How to self-publish

I’ve written a short guide that I hope will be helpful to people – like me – who want their novel to be available in paperback and on Kindle, looking as much like a professionally published book as possible. The process has been much more complicated and confusing than I thought possible, as well as being a fair bit more expensive than I expected. But I set out to do this properly, and I’ve tried to stick to that.

This isn’t an all-purpose guide. I’ve just explained what I did, when, why, and what caused me problems along the way. By covering the whole process, I hope to save people from the endless web trawling that I had to do. I also hope that if you find this useful, you might buy a copy of my book, The Perpetual Astonishment of Jonathon Fairfax.

Paperback

1. Choosing the printing company

2. Setting up an account with Lightning Source

3. Buying ISBNs

4. Getting layout software

5. Pagesetting

6. Designing the cover

7. Finishing it off

Kindle

8. Adapting your InDesign files for the Kindle

 

Christopher Shevlin
 

Click Here to Leave a Comment Below 12 comments
Christopher Shevlin - 25 May 2012

Damn it. I clicked ‘like’ by mistake while testing. I know you’re not supposed to like your own posts.

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Sarah Dale - 25 May 2012

Good guide – it’s exactly what I did but I used a designer to help me with the cover and layout – but the whole process was truly amazing in terms of what can be achieved. And I have had very good experience with Lightning Source.

(the book’s called Keeping Your Spirits Up)

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Christopher Shevlin - 25 May 2012

Thanks, Sarah. Yes, Lightning Source are good – but they don’t make anything easy for you. Good luck with the book. I’ll have a look at it.

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Review of a funny book which reminds us all why we should all be more astonished « Other Opinions Are Available - 25 May 2012

[…] self-published as well, and Chris explains how he did it on his blog here .  The rest of the blog is blimmin’ brilliant as well. Like this:LikeBe the first to like […]

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Yasmin Selena Butt - 9 June 2012

So pleased you like the Jeff Buckley post : ) Thanks for sharing the knowledge of your experience, Christopher. Was there anything in hindsight you wished you’d done differently?

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    Christopher Shevlin - 9 June 2012

    Thanks, Yasmin. I think that with hindsight I’d just do everything much more quickly and with less agonising over the different options. That’s really why I wrote the guide – to save other people from all the worry. And I’ve been updating it when I find that there’s a better way to do something – like setting the Kindle price. Now I’m onto the really difficult bit, which is letting people know that the book exists.

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      Yasmin Selena Butt - 10 June 2012

      This is my thank you to you. I hope this helps? I’ve literally only just seen it myself! I’m intimidated by formatting my novel but when the time is right will refer back to you wee guide. See how you get on here?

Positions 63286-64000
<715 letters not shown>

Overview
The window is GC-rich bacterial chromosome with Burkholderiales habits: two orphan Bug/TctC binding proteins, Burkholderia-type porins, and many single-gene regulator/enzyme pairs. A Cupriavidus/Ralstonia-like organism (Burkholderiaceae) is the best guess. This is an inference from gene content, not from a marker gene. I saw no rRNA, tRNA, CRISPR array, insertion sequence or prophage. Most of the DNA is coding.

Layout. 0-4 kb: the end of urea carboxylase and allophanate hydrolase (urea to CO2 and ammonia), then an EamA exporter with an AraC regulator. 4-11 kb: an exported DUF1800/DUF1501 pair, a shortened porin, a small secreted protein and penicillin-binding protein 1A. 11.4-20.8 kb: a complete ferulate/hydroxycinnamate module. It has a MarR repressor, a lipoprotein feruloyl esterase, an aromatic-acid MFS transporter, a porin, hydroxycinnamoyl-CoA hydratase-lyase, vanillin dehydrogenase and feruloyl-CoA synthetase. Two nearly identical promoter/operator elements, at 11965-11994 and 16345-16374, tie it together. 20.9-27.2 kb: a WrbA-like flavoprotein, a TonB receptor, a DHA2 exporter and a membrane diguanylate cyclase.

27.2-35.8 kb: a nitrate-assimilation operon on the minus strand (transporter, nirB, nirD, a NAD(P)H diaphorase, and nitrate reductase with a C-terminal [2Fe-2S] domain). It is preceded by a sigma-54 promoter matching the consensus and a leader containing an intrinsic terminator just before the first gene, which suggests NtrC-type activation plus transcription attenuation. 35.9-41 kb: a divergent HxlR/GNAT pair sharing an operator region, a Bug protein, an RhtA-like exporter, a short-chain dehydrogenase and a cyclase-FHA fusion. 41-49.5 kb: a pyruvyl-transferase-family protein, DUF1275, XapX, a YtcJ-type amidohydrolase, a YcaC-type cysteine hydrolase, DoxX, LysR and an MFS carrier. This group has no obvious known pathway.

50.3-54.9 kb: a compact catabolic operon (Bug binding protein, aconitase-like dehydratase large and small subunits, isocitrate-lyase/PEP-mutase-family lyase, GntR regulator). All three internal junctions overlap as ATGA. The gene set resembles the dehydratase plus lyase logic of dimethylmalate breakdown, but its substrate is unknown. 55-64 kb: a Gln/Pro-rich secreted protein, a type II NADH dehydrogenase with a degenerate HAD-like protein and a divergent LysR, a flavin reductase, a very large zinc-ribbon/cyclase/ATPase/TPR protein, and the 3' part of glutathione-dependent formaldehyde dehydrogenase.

http://www.armchairbea.com/p/2012-participants.html

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        Christopher Shevlin - 10 June 2012

        Wow, thanks Yasmin. That’s an amazing list of book bloggers. If you have any formatting problems, just ask me.

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          Yasmin Selena Butt - 10 June 2012

          I know! I had a pinch myself moment on seeing it. But I wanted to Pay It Forward so to speak. I believe in rewarding kindness with kindness when possible. Some of them will be a fit for you I am sure. I’ll give you a shout if I’m not coping on the formatting front. Gunshot Glitter is at final proof stage at the mo’ : )

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Guardian review - 2 October 2012

[…] industry may be run by a small group of corporate-minded killjoys will applaud the DIY-ethic of Shevlin, who has published this quirky comic novel himself. The perpetually astonished hero finds himself in a conspiracy involving murder and the theft of […]

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ethancrane - 9 October 2012

thanks very much for this guide, very useful… I got half way through the process myself with Lightning Source and discovered they wanted to think of me as a publisher so sort of gave up… but I’m now going to disguise myself as one and go back again. Oh, and perhaps finish writing the book before doing so…

I’ve published one book with Lulu before but as you say Lightning Source seems much cheaper…

Ethan

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Christopher Shevlin - 9 October 2012

Thanks for your thanks, Ethan. It is a bit daunting dealing with Lightning Source, because they seem to expect you to be a major publishing house. The easiest thing, as you say, is just to pretend to be one. Lulu knows you aren’t a publisher, but uses that as an excuse to charge more for worse-quality books. I was always determined not to charge people more than the price of a book from a corporate publisher.

Despite your thanks, I’ll probably have to take this guide down soon. I’m running a Guardian Masterclass on self-publishing, and I’ll be giving participants an expanded, book-form version of it, so it’s probably best if I don’t also give it away. What do you think?

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